City of Pittsburgh Council District 8
2015: A Year in Review
Legislative Accomplishments:

In 2015, Pittsburgh earned additional accolades for livability, vibrant neighborhoods, and natural beauty. Councilman Gilman built on the momentum from the prior year and accomplished a great deal toward creating a more accountable and transparent city government, more vibrant communities, and livelier business districts.

Comprehensive Government Reform:

Councilman Gilman authored and passed legislation to overhaul campaign contribution limits, resurrect the defunct Ethics Hearing Board, create an easily navigable, centralized clearinghouse of public information related to city government, and call for a feasibility study on videotaping select public meetings and holding certain City Board, Authority and Commission meetings at 6 p.m. to accommodate the average person’s work schedule.


Non-Discrimination Policy:

Councilman Gilman sponsored and passed a resolution to encourage the Urban Redevelopment, Stadium and Exhibition, Pittsburgh Parking, and Pittsburgh Water and Sewer Authorities to adopt non-discrimination policies to cover sexual orientation and gender identity of all employees.


Food Trucks:

In collaboration with proprietors of mobile food trucks and owners of brick-and-mortar restaurants, Councilman Gilman updated Pittsburgh’s outdated mobile food vendor ordinance to create a friendlier environment for food trucks. The legislation allows food trucks to sell their fares in one location for up to four hours, park at metered spaces throughout the city, and operate in Frick and Schenley Parks. Additionally, the legislation encourages new and existing food trucks to adopt sustainable practices, operate in underserved neighborhoods, and sell healthy foods. This legislation advances Pittsburgh’s international reputation for its burgeoning and vibrant culinary scene.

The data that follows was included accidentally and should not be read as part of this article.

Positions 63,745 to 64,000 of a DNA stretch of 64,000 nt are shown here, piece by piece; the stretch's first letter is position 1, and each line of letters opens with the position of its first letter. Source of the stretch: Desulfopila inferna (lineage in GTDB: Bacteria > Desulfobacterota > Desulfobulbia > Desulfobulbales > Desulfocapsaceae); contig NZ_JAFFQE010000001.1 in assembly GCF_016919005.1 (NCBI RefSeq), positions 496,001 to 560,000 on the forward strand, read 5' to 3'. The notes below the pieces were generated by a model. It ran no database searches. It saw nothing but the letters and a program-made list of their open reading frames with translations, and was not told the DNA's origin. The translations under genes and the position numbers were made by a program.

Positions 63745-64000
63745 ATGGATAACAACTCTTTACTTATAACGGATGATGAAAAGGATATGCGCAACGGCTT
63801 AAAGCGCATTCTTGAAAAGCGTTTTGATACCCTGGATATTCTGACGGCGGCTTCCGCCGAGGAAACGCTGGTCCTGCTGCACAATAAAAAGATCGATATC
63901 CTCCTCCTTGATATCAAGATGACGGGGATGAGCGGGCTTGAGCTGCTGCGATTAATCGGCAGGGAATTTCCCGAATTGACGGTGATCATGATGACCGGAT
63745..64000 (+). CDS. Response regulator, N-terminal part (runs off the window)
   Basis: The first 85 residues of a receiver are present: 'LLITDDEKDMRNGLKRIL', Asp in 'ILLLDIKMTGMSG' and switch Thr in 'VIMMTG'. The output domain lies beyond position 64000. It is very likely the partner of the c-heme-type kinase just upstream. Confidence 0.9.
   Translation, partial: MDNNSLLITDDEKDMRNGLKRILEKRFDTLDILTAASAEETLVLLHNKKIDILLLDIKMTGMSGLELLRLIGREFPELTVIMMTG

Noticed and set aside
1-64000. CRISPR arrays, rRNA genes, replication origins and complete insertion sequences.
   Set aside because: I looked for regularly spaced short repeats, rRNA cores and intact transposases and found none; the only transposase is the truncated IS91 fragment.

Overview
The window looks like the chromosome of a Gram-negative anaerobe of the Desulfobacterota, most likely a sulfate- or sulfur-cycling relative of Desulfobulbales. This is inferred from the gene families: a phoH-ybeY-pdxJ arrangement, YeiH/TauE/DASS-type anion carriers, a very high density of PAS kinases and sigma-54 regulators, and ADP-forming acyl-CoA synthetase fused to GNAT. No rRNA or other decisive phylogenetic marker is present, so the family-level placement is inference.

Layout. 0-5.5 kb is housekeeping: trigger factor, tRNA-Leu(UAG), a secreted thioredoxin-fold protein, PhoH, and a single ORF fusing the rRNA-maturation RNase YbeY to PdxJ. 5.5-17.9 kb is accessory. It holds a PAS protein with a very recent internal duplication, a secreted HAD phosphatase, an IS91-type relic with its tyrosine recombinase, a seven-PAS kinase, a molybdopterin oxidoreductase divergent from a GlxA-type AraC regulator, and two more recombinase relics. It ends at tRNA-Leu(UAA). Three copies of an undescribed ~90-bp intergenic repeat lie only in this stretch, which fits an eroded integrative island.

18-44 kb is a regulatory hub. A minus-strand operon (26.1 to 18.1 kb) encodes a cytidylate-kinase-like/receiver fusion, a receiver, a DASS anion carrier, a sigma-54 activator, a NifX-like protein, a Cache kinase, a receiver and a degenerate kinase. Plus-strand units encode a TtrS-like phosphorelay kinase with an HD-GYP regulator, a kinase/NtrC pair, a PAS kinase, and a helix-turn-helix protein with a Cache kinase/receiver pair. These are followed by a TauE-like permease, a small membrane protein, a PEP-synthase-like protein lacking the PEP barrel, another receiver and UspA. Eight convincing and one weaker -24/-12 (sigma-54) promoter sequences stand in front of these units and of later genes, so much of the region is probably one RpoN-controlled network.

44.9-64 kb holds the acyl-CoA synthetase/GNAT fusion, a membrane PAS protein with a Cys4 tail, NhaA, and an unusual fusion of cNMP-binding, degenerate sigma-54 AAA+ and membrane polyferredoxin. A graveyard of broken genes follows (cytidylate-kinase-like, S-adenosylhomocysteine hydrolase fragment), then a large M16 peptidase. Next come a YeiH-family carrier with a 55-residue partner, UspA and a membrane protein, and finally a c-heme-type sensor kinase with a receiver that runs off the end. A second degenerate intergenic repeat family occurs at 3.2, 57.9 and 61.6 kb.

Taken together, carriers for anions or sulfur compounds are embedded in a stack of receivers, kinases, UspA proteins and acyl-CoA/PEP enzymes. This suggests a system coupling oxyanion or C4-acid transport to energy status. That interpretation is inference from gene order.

Initiatives:

Expanding the Backpack Initiative:

Together with parents and volunteers dedicated to combatting child hunger in Pittsburgh, Councilman Gilman advocated for and secured Community Development Block Grant Funding for the Backpack Initiative, which provides students with a backpack full of nutritious meals and snacks for the weekend. The funding enables the program to reach more students in need for the next year and frees up the precious time of volunteers so they can focus their energy on tackling the epidemic of food insecurity that affects 43,000 students in Allegheny County. Councilman Gilman is working with a coalition of leaders to expand the program citywide.


Street Stage:

Working with Councilman Corey O’Connor, Next Gen:Pgh, Shift Collaborative, the Busker Street Union, Councilman Gilman advocated for the creation of a space within the Squirrel Hill business district for street performers. The Street Stage, located near the corner of Forbes and Murray Avenues, will continue to enliven the street and encourage patronage for local businesses. The concept is expected to expand to other neighborhood business districts in the coming years.


Bringing City Council to College Campuses:

District 8 is home to four prestigious institutions of higher education:  University of Pittsburgh, Carnegie Mellon University, Chatham University, and Carlow University. Councilman Gilman hosted mobile office hours on college campuses to foster a more open and accessible local government. Representatives from Councilman Gilman’s office were on campus to discuss students’ community concerns, educate students on city services, gather input on their ideas for Pittsburgh, and provide materials related to biking, public safety, renting, and civic engagement. Dates and times for future mobile office hours will be posted on social media sites and on the District 8 webpage.  


Community Projects:

Wightman Park:

Councilman Gilman has been a champion for the renovation of Wightman Park, a community asset in need of repair. A plan for the park was developed with the feedback given by community residents both online and in community meetings. The ultimate plan, designed by consultant Pashek Associates, will include three play spaces to accommodate the needs of children of all ages, stormwater infiltration features, a walking path that traverses the entire park, a new baseball area, and more inviting entrance plazas on both Solway and Wightman Streets.

 

 

 

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